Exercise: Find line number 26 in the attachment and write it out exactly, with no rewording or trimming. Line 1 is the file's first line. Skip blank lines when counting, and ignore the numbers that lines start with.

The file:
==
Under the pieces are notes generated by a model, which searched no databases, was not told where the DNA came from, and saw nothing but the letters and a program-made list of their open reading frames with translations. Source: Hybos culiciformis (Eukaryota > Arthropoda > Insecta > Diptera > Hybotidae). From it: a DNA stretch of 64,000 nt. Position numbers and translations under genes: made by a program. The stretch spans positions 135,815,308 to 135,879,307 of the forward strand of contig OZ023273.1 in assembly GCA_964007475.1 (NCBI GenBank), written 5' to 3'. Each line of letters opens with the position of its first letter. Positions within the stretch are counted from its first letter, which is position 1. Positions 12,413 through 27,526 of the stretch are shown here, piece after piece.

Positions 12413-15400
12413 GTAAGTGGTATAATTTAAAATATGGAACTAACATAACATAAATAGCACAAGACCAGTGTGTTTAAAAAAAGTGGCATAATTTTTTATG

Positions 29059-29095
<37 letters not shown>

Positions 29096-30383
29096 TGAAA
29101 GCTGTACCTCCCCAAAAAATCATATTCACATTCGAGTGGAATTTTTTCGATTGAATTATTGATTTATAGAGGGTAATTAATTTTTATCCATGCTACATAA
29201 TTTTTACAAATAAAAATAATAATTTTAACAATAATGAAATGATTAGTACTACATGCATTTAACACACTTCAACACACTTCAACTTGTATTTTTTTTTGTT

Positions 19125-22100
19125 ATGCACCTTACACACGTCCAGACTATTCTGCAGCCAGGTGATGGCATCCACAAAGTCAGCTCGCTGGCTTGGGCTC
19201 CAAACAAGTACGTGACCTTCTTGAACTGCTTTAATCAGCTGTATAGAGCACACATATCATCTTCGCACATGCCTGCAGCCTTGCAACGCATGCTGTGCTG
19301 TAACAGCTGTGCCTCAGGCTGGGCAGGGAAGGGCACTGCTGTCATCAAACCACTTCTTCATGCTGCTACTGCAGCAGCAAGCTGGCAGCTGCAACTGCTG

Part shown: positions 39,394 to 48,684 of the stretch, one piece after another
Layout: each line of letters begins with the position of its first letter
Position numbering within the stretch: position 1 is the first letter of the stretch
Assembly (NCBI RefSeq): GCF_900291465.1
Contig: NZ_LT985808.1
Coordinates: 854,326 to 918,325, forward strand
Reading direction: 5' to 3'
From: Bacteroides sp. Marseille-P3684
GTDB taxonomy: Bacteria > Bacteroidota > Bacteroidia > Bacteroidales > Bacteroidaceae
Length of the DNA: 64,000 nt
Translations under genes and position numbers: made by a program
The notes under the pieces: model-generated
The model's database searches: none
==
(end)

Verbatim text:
The model's database searches: none